As bad as 2022 has been for investors, there is a silver lining: back-to-back declines in the S&P 500 are rarer than you may think.

If you go all the way back to 1950, the only times that stocks fell in back-to-back years were during the vicious recession of 1973/1974 and then three years in a row during the tech bubble implosion of the early 2000s. Fortunately, we don’t see similar scenarios within the current environment, so I think the odds could favor a snapback in 2023.

Taking a closer look into the data, we found:

  • The year after, a negative return saw the S&P 500 up 15% on average and higher 80% of the time.
  • A 10% (or greater) loss showed the following year up only 8.5% on average and higher 63.6% of the time.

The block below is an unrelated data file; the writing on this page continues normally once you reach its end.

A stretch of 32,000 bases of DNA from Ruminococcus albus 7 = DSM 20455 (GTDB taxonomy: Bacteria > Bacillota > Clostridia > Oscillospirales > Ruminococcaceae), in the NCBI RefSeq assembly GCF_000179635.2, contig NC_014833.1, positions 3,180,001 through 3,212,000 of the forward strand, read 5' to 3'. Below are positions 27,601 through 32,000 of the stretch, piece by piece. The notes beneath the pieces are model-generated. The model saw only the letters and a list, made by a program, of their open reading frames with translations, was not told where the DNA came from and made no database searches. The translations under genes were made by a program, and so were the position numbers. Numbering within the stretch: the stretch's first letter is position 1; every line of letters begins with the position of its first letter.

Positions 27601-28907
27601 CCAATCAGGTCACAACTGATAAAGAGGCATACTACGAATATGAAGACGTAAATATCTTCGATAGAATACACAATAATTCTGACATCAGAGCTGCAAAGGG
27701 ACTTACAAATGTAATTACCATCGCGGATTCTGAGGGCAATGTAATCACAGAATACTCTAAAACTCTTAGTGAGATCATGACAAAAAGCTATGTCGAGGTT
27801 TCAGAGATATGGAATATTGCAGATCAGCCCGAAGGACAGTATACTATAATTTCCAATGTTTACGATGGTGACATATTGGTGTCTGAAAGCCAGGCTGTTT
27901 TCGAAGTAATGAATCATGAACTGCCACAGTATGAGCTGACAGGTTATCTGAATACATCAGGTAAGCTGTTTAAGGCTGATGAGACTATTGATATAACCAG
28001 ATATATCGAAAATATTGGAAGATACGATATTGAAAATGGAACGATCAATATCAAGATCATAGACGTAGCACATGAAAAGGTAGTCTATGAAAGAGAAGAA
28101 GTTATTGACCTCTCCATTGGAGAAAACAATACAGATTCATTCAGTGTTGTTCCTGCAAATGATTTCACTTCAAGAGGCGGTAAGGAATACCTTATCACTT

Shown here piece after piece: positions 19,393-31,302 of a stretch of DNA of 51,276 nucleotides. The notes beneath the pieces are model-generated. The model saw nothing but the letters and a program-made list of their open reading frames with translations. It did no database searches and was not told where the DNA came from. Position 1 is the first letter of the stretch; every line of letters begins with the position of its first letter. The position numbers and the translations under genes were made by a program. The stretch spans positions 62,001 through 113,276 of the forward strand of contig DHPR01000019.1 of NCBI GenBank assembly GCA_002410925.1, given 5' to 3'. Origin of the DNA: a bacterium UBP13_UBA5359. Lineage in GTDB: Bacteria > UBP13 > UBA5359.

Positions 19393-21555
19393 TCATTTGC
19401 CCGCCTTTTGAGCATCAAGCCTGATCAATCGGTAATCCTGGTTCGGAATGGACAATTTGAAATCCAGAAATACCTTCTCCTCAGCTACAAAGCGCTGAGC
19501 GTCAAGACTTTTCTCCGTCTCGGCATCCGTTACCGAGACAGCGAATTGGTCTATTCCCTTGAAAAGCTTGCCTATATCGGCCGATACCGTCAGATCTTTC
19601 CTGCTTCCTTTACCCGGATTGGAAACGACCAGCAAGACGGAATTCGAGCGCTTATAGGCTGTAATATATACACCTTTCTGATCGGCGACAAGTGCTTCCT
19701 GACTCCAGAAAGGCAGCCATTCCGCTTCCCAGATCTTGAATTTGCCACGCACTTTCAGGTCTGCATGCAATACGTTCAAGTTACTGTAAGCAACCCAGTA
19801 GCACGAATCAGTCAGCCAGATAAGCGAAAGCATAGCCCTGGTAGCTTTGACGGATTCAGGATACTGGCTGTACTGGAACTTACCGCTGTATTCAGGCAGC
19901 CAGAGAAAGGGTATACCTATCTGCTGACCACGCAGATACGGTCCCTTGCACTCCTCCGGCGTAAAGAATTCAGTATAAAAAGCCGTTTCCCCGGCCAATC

• Out of the 20 negative years, only three times did returns get worse the following year (in 1974, 2001, and 2002).
  • However, the following year, significant losses were rewarded as 20% or more declines saw the next year higher all three times and up 27.1% on average (in 1975, 2003, and 2009).
  • Somewhat surprising to me is the year after a positive year, the returns were only 7.1% on average and higher 68.6% of the time. Take note that the average year since 1950 gained 9.5% and was higher 71.2% of the time.

As we head into 2023, we are putting the finishing touches on our Outlook 2023, be on the lookout for it early next year. And if we don’t talk to you until next year, have a great New Year (and go Buckeyes)!


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